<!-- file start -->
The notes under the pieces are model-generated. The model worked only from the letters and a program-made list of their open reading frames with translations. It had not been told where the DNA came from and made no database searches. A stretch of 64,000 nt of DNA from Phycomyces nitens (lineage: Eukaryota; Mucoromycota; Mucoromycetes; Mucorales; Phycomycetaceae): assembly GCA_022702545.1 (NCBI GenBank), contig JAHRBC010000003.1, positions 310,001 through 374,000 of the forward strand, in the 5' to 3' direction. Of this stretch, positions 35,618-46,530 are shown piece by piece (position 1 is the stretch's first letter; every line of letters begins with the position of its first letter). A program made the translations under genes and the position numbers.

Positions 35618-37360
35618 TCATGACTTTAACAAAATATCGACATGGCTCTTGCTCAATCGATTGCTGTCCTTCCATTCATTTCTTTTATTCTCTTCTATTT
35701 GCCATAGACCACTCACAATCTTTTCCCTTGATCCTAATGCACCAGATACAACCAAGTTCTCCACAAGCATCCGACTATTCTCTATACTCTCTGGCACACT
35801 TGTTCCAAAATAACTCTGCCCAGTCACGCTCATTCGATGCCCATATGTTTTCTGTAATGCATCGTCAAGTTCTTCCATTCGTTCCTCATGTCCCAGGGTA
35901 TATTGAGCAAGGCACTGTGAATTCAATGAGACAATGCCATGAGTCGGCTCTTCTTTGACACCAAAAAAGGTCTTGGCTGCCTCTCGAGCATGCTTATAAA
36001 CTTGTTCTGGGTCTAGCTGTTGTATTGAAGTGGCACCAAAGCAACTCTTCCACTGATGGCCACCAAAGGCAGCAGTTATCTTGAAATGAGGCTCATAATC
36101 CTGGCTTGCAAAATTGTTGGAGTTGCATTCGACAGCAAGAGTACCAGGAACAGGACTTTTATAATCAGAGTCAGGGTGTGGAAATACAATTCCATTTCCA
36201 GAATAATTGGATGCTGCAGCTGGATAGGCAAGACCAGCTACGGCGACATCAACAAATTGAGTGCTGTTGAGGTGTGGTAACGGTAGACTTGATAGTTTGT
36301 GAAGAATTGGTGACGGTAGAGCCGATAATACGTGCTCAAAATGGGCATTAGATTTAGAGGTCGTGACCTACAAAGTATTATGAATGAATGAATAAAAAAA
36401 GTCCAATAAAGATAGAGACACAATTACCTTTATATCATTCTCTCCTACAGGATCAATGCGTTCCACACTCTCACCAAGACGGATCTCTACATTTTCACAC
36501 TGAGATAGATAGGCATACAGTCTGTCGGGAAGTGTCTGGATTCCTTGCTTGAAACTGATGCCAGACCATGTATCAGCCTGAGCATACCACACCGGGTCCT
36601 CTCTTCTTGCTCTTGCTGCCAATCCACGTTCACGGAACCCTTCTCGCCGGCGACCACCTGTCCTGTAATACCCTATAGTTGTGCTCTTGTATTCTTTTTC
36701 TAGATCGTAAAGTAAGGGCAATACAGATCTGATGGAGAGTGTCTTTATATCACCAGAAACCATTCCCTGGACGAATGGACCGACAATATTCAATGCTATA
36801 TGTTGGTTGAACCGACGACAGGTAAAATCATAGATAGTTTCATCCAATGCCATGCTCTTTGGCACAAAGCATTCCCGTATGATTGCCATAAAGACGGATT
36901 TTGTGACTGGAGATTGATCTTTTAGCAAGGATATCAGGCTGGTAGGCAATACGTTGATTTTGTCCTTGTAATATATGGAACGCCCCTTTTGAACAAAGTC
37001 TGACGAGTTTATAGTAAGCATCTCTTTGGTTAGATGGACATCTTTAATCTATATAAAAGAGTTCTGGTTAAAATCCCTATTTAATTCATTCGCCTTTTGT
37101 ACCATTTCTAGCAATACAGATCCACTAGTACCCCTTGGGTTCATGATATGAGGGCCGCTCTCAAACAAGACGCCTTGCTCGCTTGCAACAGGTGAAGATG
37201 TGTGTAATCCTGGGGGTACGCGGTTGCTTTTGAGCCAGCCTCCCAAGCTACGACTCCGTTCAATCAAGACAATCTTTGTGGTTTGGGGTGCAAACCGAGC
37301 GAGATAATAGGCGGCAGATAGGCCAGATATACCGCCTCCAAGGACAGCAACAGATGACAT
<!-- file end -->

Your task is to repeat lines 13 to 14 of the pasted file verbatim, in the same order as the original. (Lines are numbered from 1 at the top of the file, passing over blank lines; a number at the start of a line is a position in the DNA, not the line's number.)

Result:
36601 CTCTTCTTGCTCTTGCTGCCAATCCACGTTCACGGAACCCTTCTCGCCGGCGACCACCTGTCCTGTAATACCCTATAGTTGTGCTCTTGTATTCTTTTTC
36701 TAGATCGTAAAGTAAGGGCAATACAGATCTGATGGAGAGTGTCTTTATATCACCAGAAACCATTCCCTGGACGAATGGACCGACAATATTCAATGCTATA